At Neighborhood Housing Services of Waterbury (NHSW) providing a home is just the start. A home is more than a financial asset, it has a deep emotional meaning the residents utilizing the space. Homes provides us with comfort, safety, and a sense of community and fellowship. Our homes shape us into the people we are meant to be by defining our morals, community, and sense of place.
As a non-profit organization, we strive to revitalize the city of Waterbury, one neighborhood at a time through our homeownership counseling, community engagement and by providing affordable housing through rehabilitation, restoration, and new construction. We pride ourselves with providing residents with the necessary skills to become responsible homeowners who take pride within their neighborhood. We don't just build a home, we work carefully with architects and contractors to design and rehabilitate homes based on place. We pride ourselves in always considering the historic fabric, location, and needs of the community and its residents. At NHSW we want to provide sustainable and affordable homes that help us to preserve the meaning of home.
When I first saw 933 Cooke Street, I noticed 2 things immediately. DEMO was spray painted in orange across the front and the home had some of the most delicate architectural details any historic preservationist or architect would drool over. This home was built with a degree of craftsmanship rarely seen in our modern buildings of the 21st century. The city of Waterbury once housed the largest brassware industry in the U.S. which is clear by the beautiful architectural significant homes scattered throughout the city, along with the abandoned mills and brownfields.
This multi-family home with it's cherry red door and french blue exterior clearly had once provided a family with shelter and security and was in desperate need of repair. At NHSW, we typically work within the city's north end. This home was a scattered site we found to be in a prime location in regard to the accessibility to Chase Avenue which houses various big box stores and restaurants. We had acquired the property through a local bank with the hopes of rehabilitating the home to help change the current tenure of the city from a predominately renter's market to homeownership. We had also received a line of credit to start work on the home and we submitted a grant to help us complete the rehab project, but it was denied, therefore we are desperate need of financial assistance to help us complete this project. Once we've received the remaining funds it will help us with painting, framing, electrical work, and reconnecting the utility lines.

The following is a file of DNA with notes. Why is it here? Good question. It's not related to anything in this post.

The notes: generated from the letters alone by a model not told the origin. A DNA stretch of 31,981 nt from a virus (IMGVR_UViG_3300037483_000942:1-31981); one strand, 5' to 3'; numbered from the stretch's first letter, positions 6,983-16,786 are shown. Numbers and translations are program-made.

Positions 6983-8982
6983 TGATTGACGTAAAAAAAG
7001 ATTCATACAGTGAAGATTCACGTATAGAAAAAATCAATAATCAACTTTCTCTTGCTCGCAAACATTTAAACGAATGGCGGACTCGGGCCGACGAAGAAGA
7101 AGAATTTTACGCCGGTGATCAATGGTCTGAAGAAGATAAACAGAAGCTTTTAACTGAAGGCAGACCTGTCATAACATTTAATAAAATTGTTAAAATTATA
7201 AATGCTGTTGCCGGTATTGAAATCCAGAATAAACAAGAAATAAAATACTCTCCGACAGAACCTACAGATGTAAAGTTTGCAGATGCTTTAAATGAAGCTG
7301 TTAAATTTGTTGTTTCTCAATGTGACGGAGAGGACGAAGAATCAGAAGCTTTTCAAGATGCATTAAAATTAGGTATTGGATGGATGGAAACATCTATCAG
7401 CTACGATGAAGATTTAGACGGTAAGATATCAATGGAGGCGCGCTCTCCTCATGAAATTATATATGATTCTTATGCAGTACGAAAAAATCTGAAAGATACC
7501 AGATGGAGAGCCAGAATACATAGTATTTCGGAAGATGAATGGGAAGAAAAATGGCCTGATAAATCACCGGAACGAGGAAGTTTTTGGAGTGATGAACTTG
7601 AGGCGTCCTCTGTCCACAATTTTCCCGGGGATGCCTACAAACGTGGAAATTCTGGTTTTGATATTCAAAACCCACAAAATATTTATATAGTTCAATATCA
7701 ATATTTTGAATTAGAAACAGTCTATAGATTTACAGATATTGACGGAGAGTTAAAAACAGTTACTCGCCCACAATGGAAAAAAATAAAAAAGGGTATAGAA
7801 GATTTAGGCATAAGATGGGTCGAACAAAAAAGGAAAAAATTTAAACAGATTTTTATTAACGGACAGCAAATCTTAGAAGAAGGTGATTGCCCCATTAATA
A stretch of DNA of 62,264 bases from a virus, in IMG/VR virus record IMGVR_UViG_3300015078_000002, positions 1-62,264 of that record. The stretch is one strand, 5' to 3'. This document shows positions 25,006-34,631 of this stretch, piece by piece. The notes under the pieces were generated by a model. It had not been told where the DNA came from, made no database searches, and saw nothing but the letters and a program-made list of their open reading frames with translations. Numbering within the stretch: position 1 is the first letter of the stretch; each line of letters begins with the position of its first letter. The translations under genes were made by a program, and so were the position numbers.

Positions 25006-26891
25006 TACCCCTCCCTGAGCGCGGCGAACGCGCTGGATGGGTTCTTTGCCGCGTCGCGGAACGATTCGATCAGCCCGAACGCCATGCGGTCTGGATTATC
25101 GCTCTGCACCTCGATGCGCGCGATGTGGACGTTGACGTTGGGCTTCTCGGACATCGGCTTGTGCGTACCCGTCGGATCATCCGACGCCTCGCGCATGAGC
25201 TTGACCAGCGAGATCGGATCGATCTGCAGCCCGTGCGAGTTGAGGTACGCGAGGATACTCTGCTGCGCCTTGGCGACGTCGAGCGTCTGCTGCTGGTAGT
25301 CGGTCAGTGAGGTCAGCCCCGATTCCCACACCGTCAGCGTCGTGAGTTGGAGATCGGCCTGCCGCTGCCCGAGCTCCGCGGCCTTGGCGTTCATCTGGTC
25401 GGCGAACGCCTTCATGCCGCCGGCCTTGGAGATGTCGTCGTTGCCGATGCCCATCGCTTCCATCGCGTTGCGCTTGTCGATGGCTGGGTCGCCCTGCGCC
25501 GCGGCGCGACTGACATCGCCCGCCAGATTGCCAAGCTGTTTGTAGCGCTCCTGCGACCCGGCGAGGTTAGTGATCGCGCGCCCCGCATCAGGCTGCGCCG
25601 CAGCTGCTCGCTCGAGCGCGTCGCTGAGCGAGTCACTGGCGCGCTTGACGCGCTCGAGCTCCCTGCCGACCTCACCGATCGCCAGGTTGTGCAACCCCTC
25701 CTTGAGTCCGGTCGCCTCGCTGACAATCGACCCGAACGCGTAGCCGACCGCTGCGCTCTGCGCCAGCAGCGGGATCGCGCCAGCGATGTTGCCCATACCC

After the rehabilitation has been completed, we will work with potential home buyers through our Homeownership Counseling Program to make them financially eligible for this home. After we’ve found a homebuyer we will conduct a walkthrough with the homebuyer to help them understand the layout of their new home in regard to safety and security. We will also work with the new landlord to find reliable renters which in turn provides income stability for the owner and serves as an example for the renter for the possibility of homeownership.
Please help us preserve home, family, and history by helping us restore this house back to it’s former glory so it can continue to provide security for a family in need.
Unless noted, the thoughts and opinions expressed in the article are solely that of the
author and not necessarily the opinion of the editors of PreservationDirectory.com.